Posts tagged: startup
As an employee, consulting seems like a great business model. When you compare the typical hourly rate of a consultant with the annualised hourly rate of a salaried employee it looks like the consultant is doing very well. But the economics of consulting are tricky to get right.
I have been running a small consulting business for about 6 years and whilst the directors and several sub-contractors have been gainfully employed for pretty much the entire time, there’s a fundamental problem with consulting: the only asset you can leverage is your time, and time is finite.
Fighting against this fundamental law of nature is essentially impossible, so consulting firms are left with a very small set of opportunities to scale. There are really only three levers to play with here: 1) bill more hours, 2) charge more to a customer for those billable hours, or 3) pay less to staff and sub-contractors for the hours required to provide the services.
If one was cynical it would be easy to characterise these options as screwing yourself, screwing your customers, or screwing your staff. If you have a skerrick of business ethics, it means you end up screwing yourself. Sometimes, without even being kissed.
But whatever the strategy, and however cynically you look at it, the scalability of a consulting business is always limited to the personal exertion of individuals. This is why I continue to believe that the only way to break free from the shackles of employment - and prepare for a future in which employment as we know it simply does not exist - is to build something.
It doesn’t matter whether what you build is physical or digital, just as long as you can profitably deliver it to a receptive market.
I am trying to do just that with a couple of live products, plus one one more secret squirrel project in development. I’m not entirely convinced that I’m following my own rules for one of the products (which may mean it needs a change of direction soon), but the other definitely does because we’ve got live customers, making (modest) revenue, with a lot of potential for growth.
So what have I learned through this process? The last five years balancing consulting with product development has taught me two things: 1) it’s all about cash flow, and 2) out-of-work hours are no-where near as productive as in-work hours.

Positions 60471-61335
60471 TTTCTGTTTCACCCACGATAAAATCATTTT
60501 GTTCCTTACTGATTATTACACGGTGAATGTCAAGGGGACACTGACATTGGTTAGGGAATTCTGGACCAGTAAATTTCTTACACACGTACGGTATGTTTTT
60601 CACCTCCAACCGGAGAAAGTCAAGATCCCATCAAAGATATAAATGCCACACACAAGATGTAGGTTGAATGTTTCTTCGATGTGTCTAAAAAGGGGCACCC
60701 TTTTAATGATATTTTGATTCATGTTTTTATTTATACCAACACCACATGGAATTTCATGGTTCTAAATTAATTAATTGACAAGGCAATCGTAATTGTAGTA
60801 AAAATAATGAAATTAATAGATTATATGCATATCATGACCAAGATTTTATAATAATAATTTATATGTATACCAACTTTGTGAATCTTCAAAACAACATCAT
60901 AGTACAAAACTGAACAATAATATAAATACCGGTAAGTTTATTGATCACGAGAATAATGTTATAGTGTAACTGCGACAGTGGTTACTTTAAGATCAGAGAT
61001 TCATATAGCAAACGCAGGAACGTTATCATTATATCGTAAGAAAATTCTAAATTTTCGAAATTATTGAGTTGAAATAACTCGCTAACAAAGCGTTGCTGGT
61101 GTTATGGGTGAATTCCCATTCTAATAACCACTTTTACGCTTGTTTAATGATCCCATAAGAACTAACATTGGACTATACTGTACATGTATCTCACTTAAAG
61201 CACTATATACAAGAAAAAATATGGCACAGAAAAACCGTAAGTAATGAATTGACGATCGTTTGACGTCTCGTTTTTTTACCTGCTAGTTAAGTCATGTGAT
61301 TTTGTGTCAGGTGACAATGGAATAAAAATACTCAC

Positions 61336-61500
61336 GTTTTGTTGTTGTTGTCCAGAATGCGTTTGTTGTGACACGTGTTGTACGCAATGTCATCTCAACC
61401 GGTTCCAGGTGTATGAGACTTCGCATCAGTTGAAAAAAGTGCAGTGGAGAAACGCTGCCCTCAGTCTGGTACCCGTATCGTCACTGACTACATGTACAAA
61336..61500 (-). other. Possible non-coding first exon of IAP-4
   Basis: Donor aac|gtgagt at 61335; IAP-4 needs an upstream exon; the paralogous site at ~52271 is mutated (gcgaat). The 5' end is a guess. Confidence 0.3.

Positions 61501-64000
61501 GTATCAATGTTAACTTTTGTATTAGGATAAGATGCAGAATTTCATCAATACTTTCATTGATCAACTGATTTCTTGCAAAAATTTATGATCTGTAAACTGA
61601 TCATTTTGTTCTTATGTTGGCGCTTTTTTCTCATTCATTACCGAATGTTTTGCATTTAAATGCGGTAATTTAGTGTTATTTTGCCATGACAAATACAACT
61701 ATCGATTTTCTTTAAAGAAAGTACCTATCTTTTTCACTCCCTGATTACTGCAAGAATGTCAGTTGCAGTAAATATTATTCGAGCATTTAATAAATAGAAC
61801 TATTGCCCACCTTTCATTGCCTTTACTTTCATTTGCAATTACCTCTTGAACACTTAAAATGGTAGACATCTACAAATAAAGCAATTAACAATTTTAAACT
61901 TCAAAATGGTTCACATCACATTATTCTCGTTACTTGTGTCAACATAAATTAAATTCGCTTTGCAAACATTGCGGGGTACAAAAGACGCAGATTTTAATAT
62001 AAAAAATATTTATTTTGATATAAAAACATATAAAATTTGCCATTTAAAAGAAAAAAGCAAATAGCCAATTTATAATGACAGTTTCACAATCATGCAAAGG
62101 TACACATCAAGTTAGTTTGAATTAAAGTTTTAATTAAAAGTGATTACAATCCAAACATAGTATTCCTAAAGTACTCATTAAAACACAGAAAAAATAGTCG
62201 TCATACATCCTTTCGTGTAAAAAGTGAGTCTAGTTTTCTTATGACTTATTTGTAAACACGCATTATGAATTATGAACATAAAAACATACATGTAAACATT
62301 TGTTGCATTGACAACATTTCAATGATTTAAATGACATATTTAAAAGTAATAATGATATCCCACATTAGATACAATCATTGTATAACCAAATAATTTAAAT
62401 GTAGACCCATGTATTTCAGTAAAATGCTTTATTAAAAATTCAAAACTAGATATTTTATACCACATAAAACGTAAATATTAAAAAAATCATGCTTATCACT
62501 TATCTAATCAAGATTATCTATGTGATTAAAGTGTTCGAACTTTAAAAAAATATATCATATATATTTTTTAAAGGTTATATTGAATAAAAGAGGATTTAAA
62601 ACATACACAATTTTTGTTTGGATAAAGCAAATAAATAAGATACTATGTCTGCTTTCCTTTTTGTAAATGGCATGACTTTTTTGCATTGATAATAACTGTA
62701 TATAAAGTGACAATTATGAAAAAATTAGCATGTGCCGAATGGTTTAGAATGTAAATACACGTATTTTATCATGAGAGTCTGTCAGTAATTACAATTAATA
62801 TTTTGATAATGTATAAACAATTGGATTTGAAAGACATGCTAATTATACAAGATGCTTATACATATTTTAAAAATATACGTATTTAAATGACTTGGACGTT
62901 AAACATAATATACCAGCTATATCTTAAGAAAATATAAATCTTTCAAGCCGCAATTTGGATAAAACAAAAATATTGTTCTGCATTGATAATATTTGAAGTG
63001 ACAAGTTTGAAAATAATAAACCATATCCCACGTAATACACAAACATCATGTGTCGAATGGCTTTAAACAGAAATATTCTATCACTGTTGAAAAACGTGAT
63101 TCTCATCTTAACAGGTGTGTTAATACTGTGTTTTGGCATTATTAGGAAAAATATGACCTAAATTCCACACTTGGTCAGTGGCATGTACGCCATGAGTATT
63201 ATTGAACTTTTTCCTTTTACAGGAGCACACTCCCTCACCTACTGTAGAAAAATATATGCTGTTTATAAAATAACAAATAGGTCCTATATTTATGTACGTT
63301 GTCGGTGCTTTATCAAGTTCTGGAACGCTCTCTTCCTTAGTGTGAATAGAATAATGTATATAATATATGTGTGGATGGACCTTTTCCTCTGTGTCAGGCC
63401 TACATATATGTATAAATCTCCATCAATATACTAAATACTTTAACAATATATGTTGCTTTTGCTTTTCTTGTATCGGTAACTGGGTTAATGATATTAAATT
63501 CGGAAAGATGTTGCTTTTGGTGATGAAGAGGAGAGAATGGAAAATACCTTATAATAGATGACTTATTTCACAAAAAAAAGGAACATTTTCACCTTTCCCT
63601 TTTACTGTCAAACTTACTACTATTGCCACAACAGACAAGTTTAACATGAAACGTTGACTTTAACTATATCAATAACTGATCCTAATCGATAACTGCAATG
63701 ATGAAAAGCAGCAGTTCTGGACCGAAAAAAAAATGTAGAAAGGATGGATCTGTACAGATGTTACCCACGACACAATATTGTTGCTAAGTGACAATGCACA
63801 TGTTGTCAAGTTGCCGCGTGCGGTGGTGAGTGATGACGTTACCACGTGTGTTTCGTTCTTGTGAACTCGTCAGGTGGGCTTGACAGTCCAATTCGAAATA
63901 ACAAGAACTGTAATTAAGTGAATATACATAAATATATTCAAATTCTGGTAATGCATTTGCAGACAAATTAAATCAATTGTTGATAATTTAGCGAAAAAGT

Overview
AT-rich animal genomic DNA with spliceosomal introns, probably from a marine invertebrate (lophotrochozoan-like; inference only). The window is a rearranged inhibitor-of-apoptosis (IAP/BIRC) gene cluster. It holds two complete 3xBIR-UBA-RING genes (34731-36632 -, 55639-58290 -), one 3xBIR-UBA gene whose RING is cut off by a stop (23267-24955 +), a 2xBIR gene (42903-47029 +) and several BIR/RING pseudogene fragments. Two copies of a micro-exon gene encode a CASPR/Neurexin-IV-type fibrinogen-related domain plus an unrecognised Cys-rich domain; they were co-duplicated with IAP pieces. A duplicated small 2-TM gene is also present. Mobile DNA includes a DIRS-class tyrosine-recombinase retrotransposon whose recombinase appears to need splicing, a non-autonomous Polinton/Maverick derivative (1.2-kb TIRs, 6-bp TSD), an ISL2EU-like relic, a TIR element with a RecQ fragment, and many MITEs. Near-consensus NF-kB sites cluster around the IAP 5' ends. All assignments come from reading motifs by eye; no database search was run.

Having the ability to work full-time on building product requires cash to pay your bills. Without that, you have to continue to consult and then spend non-consulting time working on your ideas. Ultimately, something has to give - family, study, leisure, friends - because there simply isn’t enough time to nourish everything.
But the cost of working out-of-hours (at least for me) is that time spent backing up is no-where near as productive as dedicated time spent fresh during normal working hours. I have repeatedly found that I am able to get significant work done if I can arrange for a dedicated block of time away from consulting. Chipping away after hours does move the ball forward, but only ever so slightly.
Sadly, I am yet to find a satisfactory solution to the cash flow problem so I remain gainfully employed as a consultant, at least for the remainder of this year. However, should someone want to plonk some coin into one of my start-ups, drop me a line. I’m always keen to chat.
After quite a lot of work behind the scenes over the last three years or so, two of my startup projects have recently launched.
It’s been a very big couple of weeks because we managed to get 7th place (out of about 30 or so very compelling startups) at the recent SydStart pitching contest; TouchPass was recently approved for the App Store (after a rather tortured approval process); and following SaveMail's soft-launch this week, the ActionMail boys @warwicksinclair and @Diamondkanka are currently demoing it at the Australian Mutuals 2012 Conference on the Gold Coast.
I’m really proud of both of these projects and can’t wait to see how they are received.